A G-20 Summit to remember

A G-20 Summit to remember

The German city of Hamburg has just finished hosting what some observers described as a “fractious” summit of the leaders of the world’s leading industrialized and emerging economies, known as the G-20. Combined, this diverse group of nations — which includes the US, China, Russia, Saudi Arabia, Mexico, South Africa and Turkey — accounts for about 80 percent of the world’s gross domestic product (GDP) and two-thirds of its population.

The G-20 was formed in 1999 after the Asian financial crisis as a forum for finance ministers and central bankers to discuss ways to address challenges to global economic growth, international trade and regulation of financial markets. It has since become an annual summit of the heads of state of member nations that garners much attention from supporters and intense scrutiny from detractors. This year’s meeting was no exception.

As has been the case in years past, some of the G-20’s left-leaning critics gathered outside the venue in Hamburg to express their disapproval of the gathered leaders’ policies and what the meeting symbolizes. To these critics, the meeting perpetuated a global financial “capitalist” system, which they blame for a host of global problems, especially economic inequality between nations.

Right-wing critics also see the forum as pushing a “globalist” agenda, as opposed to their nationalist agenda that sees the world as dominated by competition, not cooperation. While some groups protested in Hamburg peacefully, others clashed with security personnel, looted stores and destroyed property. Some 200 officers were injured after two days of clashes. Police arrested at least 19 people and detained many more.

While some critics often portray the summit as merely a “photo op” for gathered leaders, supporters credit it with implementing concrete measures that rescued the global financial system when it was in freefall in 2008.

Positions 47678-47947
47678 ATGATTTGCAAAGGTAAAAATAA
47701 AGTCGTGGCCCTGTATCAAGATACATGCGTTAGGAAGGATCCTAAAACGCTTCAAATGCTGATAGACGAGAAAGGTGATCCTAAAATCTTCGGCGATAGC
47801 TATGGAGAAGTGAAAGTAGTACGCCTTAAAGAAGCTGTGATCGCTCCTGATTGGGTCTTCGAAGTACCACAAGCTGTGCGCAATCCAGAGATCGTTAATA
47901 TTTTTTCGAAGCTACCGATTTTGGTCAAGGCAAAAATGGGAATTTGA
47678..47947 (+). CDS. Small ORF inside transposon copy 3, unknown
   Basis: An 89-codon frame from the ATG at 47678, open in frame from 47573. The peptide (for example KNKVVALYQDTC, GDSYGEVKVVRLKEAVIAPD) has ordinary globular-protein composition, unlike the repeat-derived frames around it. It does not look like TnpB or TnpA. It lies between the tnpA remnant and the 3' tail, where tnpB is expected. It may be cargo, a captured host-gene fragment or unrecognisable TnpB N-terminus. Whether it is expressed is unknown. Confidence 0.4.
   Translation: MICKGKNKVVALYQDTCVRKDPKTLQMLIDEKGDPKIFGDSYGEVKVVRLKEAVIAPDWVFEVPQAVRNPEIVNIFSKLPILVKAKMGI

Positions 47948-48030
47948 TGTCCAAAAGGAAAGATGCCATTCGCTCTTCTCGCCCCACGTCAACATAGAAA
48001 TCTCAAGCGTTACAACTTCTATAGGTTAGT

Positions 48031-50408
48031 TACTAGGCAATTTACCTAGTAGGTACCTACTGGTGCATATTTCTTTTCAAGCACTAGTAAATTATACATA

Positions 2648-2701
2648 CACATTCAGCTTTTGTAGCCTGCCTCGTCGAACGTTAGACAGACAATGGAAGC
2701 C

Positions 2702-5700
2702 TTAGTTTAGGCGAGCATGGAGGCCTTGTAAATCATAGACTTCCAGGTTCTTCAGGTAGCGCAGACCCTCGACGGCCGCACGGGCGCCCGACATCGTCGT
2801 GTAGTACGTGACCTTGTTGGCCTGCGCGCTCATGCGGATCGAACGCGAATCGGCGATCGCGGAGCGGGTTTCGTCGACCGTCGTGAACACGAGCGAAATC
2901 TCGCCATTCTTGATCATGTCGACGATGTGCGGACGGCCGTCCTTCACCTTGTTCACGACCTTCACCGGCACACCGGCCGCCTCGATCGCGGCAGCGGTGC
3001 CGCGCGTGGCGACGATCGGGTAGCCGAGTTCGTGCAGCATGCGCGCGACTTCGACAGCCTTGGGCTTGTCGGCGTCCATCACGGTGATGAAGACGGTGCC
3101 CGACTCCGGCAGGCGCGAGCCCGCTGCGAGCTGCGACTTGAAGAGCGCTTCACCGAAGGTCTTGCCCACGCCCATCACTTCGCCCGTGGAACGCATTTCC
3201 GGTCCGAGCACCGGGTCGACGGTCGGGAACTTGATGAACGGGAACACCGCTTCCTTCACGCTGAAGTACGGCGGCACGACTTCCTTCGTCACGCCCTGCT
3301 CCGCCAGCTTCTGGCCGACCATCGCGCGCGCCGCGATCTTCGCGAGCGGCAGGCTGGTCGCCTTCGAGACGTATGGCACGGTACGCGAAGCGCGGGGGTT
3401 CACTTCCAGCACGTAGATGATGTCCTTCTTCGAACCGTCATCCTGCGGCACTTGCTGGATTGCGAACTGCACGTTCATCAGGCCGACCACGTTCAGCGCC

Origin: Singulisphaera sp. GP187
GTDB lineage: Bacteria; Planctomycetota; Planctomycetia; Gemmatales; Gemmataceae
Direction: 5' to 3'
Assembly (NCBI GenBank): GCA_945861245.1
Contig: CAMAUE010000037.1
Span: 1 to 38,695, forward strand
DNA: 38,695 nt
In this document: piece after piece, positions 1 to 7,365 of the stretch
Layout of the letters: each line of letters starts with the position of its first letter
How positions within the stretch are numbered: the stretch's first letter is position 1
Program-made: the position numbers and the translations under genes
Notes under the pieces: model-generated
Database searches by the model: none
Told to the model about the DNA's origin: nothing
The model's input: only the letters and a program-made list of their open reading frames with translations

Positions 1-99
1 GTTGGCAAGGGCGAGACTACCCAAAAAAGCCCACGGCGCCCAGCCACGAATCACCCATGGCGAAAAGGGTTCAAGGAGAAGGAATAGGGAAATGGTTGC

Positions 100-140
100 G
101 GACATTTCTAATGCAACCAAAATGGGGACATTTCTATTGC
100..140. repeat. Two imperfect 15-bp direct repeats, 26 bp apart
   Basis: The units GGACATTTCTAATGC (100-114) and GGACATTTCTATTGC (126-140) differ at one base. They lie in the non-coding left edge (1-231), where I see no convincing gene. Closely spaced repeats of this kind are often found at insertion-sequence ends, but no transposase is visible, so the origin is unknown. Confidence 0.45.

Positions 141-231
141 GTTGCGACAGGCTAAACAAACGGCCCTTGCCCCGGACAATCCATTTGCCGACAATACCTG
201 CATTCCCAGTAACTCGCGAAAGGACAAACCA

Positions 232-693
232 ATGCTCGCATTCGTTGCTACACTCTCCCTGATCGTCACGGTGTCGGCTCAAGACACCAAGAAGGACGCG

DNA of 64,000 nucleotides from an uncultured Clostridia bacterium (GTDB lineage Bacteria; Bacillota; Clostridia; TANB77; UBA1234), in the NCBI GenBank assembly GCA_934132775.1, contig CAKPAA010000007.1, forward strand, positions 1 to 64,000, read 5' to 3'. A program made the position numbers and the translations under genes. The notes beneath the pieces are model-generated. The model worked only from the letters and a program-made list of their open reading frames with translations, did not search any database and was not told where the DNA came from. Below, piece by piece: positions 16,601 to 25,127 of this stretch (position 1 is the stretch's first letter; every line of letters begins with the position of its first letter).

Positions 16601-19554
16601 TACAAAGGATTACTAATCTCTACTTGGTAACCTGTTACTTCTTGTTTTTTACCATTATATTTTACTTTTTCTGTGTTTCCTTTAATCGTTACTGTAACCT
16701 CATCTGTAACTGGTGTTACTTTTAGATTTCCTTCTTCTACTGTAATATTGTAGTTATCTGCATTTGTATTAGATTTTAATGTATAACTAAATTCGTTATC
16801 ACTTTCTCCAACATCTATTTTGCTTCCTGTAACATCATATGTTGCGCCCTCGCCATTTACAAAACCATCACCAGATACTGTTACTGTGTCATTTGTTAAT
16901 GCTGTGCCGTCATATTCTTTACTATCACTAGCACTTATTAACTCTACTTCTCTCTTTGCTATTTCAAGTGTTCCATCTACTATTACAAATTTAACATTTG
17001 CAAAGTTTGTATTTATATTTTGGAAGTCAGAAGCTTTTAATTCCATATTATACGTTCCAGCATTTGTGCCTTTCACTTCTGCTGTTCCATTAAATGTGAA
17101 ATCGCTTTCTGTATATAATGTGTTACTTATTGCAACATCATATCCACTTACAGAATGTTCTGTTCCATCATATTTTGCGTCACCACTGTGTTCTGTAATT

According to the renowned American Council on Foreign Relations, in 2008 and 2009 G-20 nations “agreed to spending measures worth $4 trillion to revive their economies, rejected trade barriers, and implemented far-reaching reforms of the financial system.” A forum that encourages cooperation and multilateral solutions to problems that have global implications is a commendable effort, supporters say.

The hosting of the summit by Saudi Arabia in 2020 is yet another indication of the important role the Kingdom is playing in helping advance international cooperation on various fronts.

Fahad Nazer

This year’s summit was the first for US President Donald Trump, and much of the attention it garnered was focused on him and his administration’s policies. His decision to withdraw from the Paris accord on climate change earlier this year represents a departure from the policies of his predecessor Barak Obama.

The final communique issued by the G-20 noted this change in policy, and while renewing a key anti-protectionist pledge, for the first time it stressed countries’ right to protect their markets with “legitimate trade defense instruments.”

It is not unusual for meetings that take place on the sidelines of the summit to become the focal point of attention. That was the case as Trump met for the first time with Russian President Vladimir Putin. They met for more than two hours. While their pre-meeting handshake became the subject of debate between body-language experts, the substance of their discussion was also the subject of intense interest.

That was particularly the case given the determination of US intelligence agencies that Russia interfered in last year’s presidential election. Asked by reporters about this, Putin said: “When possible, I answered his (Trump’s) questions in detail. I got the impression my answers satisfied him.” 

The two leaders also appeared to make progress on de-escalation in Syria. At a press conference after their meeting, Putin said: “This is painstaking, even tedious work, but it is extremely important.” US Secretary of State Rex Tillerson described the meeting as a “robust and lengthy exchange,” and said Trump and Putin “connected very quickly” with “very clear positive chemistry.”

Saudi Arabia was represented at the summit by Minister of State Ibrahim Al-Assaf. Foreign Minister Adel Al-Jubeir met with his US counterpart Tillerson on the sidelines. The hosting of the summit by Saudi Arabia in 2020 is yet another indication of the important role the Kingdom is playing in helping advance international cooperation on various fronts.

• Fahad Nazer is an international affairs fellow with the National Council on US-Arab Relations. His writing has appeared in the New York Times, Foreign Affairs, Foreign Policy, CNN, The Hill and Newsweek, among others.

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